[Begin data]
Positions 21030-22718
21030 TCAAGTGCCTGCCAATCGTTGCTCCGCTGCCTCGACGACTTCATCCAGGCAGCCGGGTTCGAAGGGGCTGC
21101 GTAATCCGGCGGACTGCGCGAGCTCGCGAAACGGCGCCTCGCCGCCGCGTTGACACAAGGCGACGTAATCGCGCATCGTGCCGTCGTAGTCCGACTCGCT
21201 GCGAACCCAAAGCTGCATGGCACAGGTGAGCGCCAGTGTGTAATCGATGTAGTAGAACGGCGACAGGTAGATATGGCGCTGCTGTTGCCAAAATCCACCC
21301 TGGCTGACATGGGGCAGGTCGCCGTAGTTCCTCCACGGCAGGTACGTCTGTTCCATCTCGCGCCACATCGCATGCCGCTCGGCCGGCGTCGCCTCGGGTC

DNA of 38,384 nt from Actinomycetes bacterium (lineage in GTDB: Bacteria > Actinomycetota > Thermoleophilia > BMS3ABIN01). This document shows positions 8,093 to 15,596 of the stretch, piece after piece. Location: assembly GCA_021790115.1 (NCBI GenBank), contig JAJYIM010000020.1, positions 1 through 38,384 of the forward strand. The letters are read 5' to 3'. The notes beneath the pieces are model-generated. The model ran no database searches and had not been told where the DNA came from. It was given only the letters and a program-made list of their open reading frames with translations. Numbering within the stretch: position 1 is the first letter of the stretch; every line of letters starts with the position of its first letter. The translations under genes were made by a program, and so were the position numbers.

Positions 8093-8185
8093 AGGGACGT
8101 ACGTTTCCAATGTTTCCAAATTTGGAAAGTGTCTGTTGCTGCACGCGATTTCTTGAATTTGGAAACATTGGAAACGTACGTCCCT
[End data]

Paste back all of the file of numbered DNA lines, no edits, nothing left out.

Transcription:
Positions 21030-22718
21030 TCAAGTGCCTGCCAATCGTTGCTCCGCTGCCTCGACGACTTCATCCAGGCAGCCGGGTTCGAAGGGGCTGC
21101 GTAATCCGGCGGACTGCGCGAGCTCGCGAAACGGCGCCTCGCCGCCGCGTTGACACAAGGCGACGTAATCGCGCATCGTGCCGTCGTAGTCCGACTCGCT
21201 GCGAACCCAAAGCTGCATGGCACAGGTGAGCGCCAGTGTGTAATCGATGTAGTAGAACGGCGACAGGTAGATATGGCGCTGCTGTTGCCAAAATCCACCC
21301 TGGCTGACATGGGGCAGGTCGCCGTAGTTCCTCCACGGCAGGTACGTCTGTTCCATCTCGCGCCACATCGCATGCCGCTCGGCCGGCGTCGCCTCGGGTC

DNA of 38,384 nt from Actinomycetes bacterium (lineage in GTDB: Bacteria > Actinomycetota > Thermoleophilia > BMS3ABIN01). This document shows positions 8,093 to 15,596 of the stretch, piece after piece. Location: assembly GCA_021790115.1 (NCBI GenBank), contig JAJYIM010000020.1, positions 1 through 38,384 of the forward strand. The letters are read 5' to 3'. The notes beneath the pieces are model-generated. The model ran no database searches and had not been told where the DNA came from. It was given only the letters and a program-made list of their open reading frames with translations. Numbering within the stretch: position 1 is the first letter of the stretch; every line of letters starts with the position of its first letter. The translations under genes were made by a program, and so were the position numbers.

Positions 8093-8185
8093 AGGGACGT
8101 ACGTTTCCAATGTTTCCAAATTTGGAAAGTGTCTGTTGCTGCACGCGATTTCTTGAATTTGGAAACATTGGAAACGTACGTCCCT